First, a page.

A fund request sent to the Japanese.

Announcement of a new office for a Japanese organization called JAIC (more than likely a mistake – JICA).

Documents the aim of getting Japanese funding for a health clinic.

Batteries made in Japan used in an explosive/

A description of the Japanese-funded Women’s Poultry Project.

Japan battery used in explosive.

A hydro-project funded by Japan may be repaired.

Assessment of (perhaps entry 38’s) hydro project.

Description of a recovered Japanese-made transceiver.

Notes on the kidnapping and murder of Japanese aid worker Kazuya Ito.

July 25, 2010 / Rick Martin

An RSS hack for hacks


How to hack together an RSS feed of your freelance work

Occasionally I contribute to The Japan Times, and this is one of the few opportunities that I get to see my name in print with the exception of my electricity and water bills. Naturally, I’d like to be able to let friends (read ‘Mom’) subscribe to my latest articles — but to my knowledge there are no author-specific RSS feeds on the Times’ website*. So I thought I’d hack one up.

The process is pretty simple. Just bookmark your articles on with a memorable tag, like ‘rickjapantimes’ or something similar using your own name and publication(s). If you then visit the link for your tag…

…you can scroll to the bottom and grab the RSS feed for that individual tag:

Of course this feed looks a little messy, so you can go a step further and run it through and give it a specific title and URL (I made If you contribute to a number of publications, you can easily display these feeds on your blog or samples page so that potential employers can easily find your work. It’ll be a little tedious trying to remember to bookmark your articles after you’ve published them. But it does work.

A somewhat crude but effective hack, perhaps useful to some old hacks out there.

* Note: The Times does have author pages for regular contributors, which might be good enough in the future given that some news readers these days can create an RSS feed where there is none (Google Reader, for example).

July 18, 2010 / Rick Martin

On SEO & internet pool-pissers

I’m not sure why I’ve let SEO seep into my consciousness today, or on any day for that matter. I generally subscribe to the school of thought that any common web platform (like WordPress, Drupal, Blogger, Movable Type, etc) combined with a minimal amount of attention to SEO (h/t @takaaki) is good enough for most online publishers. But for some reason or another I was watching this presentation earlier today which explains (among other things) how to use Google’s keyword tools to gauge search demand for given terms, and then if the demand is high enough to create a website with content to feed that demand. Through affiliate links, ad programs, or ‘info-products’ you then create ‘passive income’ too.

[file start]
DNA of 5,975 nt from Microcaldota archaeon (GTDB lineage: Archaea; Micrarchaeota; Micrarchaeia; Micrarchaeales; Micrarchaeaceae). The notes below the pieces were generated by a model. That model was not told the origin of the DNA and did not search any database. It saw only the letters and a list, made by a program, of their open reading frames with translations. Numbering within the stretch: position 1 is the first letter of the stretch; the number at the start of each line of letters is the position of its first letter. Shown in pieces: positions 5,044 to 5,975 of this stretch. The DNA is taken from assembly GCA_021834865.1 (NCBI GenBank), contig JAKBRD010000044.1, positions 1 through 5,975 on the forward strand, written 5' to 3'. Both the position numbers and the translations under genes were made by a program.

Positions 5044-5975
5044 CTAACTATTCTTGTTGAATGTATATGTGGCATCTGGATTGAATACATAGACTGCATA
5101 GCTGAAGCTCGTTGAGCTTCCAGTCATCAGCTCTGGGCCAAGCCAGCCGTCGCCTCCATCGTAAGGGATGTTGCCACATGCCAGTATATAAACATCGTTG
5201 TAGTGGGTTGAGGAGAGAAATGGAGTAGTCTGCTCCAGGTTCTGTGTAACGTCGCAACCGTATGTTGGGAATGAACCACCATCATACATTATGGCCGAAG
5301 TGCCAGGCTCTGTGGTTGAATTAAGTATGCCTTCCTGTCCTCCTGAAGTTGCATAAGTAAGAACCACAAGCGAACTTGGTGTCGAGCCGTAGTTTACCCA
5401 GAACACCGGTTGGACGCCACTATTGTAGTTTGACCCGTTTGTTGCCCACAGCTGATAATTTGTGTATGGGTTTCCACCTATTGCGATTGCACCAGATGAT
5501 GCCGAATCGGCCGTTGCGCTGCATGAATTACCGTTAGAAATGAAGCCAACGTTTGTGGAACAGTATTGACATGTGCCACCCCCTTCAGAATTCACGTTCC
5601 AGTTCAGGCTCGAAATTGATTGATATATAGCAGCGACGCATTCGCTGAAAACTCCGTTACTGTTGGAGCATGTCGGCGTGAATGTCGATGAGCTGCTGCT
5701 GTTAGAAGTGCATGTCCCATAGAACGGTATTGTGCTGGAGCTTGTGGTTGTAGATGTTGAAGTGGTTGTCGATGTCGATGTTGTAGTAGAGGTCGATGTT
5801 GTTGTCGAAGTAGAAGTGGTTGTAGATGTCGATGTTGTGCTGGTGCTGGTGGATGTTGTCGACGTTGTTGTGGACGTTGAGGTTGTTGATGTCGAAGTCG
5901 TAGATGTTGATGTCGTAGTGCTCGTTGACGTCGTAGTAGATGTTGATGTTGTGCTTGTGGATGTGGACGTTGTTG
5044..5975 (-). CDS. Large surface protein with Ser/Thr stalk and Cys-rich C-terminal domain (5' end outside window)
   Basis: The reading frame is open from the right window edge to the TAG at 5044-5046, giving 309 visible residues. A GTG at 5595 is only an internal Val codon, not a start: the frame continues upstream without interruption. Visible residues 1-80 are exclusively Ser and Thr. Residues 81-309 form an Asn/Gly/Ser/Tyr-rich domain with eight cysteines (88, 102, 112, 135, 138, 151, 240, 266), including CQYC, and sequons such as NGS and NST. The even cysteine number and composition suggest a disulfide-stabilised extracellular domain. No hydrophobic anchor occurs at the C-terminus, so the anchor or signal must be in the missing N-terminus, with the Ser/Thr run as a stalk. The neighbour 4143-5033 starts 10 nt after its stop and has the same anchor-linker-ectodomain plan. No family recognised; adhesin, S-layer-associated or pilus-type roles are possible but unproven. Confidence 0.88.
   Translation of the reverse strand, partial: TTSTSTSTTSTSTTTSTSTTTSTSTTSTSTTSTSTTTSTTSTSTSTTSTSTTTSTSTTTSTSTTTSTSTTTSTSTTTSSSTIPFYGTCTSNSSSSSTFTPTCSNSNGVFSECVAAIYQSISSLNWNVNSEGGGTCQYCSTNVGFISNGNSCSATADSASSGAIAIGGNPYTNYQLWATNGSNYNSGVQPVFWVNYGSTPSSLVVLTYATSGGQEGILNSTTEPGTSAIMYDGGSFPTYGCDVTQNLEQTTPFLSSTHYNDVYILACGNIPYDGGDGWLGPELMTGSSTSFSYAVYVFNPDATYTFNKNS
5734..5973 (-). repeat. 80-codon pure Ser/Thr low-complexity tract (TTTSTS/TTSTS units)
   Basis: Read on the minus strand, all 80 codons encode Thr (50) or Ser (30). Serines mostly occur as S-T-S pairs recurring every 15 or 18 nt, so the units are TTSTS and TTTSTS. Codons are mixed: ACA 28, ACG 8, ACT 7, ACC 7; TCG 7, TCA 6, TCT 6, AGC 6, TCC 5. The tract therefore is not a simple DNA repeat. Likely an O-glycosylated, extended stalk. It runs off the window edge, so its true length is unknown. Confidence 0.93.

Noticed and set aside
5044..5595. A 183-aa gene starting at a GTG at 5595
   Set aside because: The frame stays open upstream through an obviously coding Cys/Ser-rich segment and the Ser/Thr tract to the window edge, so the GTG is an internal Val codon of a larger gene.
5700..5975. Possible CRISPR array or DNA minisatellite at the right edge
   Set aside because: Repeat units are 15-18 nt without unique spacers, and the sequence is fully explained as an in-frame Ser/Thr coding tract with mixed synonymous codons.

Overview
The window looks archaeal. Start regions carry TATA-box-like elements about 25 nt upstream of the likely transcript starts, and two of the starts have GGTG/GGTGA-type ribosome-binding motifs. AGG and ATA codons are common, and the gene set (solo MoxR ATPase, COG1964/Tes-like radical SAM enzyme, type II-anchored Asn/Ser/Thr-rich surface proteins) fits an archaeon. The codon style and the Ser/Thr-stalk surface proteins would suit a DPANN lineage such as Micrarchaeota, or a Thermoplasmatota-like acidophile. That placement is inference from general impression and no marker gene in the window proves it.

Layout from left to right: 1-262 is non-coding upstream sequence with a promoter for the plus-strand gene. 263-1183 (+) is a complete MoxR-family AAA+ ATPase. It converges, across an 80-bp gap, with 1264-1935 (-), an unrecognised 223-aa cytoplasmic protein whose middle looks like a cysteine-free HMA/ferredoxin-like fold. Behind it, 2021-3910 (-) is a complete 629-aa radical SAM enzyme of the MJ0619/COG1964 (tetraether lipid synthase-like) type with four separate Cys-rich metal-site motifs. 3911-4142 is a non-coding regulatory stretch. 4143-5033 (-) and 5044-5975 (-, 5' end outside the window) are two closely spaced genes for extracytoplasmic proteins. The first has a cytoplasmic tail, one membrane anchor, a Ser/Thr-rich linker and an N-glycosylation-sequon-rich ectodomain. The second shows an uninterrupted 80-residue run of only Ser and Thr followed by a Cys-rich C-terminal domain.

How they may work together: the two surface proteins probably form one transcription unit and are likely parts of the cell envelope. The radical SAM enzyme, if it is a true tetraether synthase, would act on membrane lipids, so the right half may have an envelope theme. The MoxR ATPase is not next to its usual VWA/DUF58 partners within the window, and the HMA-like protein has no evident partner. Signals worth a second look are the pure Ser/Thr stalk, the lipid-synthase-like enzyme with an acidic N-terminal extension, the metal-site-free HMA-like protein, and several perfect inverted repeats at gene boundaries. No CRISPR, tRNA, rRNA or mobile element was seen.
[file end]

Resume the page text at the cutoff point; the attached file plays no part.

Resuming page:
Puff cigar, count bills, twirl moustache.

Despite my distaste for this model, I don’t dispute that it’s a valid means of earning some money. For some organizations like Demand Media it’s the driving force behind a content empire — or content farm, depending on who you talk to. NYU journalism professor Jay Rosen says that Demand Media, and by extension others like them, “flood the system with the minimum quality needed to obtain the search ranking”. Consider Paul Kedrosky, who can’t find a dishwasher on Google. He asserts the quality of search results gets increasingly worse because of the garbage out there tailored to keyword demand rather than real people.

Are SEO-focused content producers pissing in the public swimming pool that is the internet? Yes, quite a few of them are.

But what worries me even more after watching this presentation was contemplating how the “I-can-SEO-and-so-can-you!” evangelists are breeding even more pool-pissers. If and when the content doesn’t pay off as much as you’d hoped, you can always make cash by teaching others how to make cash. Then you can head out into the world to push your own seminars or ‘infoproducts’ on how to SEO, and so on all the way down the pyramid, erm, line.

I noticed that the presentation mentioned very little (if anything) on using Twitter and Facebook to bring people to your website, which is a very telling point about this content strategy. While a robot (read Google) would pass on low-quality content to a reader without hesitation, humans would rarely be fooled into recommending something just because it’s been stuffed with keywords.

This hurts Google ‘trustability’, so you can be sure that the search giant is actively seeking remedies. The company already shows you search results from within your network when you’re logged in, and surely they’ve started counting how often a link has been shared via Reader or Buzz. Google could change the game at any moment by releasing information about real-time user interests (picture a far more extensive version of trending topics), giving traditional publishers the means to compete with those who game the system. (July 21 Update: Google connects Buzz to Social Search) Oh yeah. And there’s that whole semantic web movement. Google’s backing that too.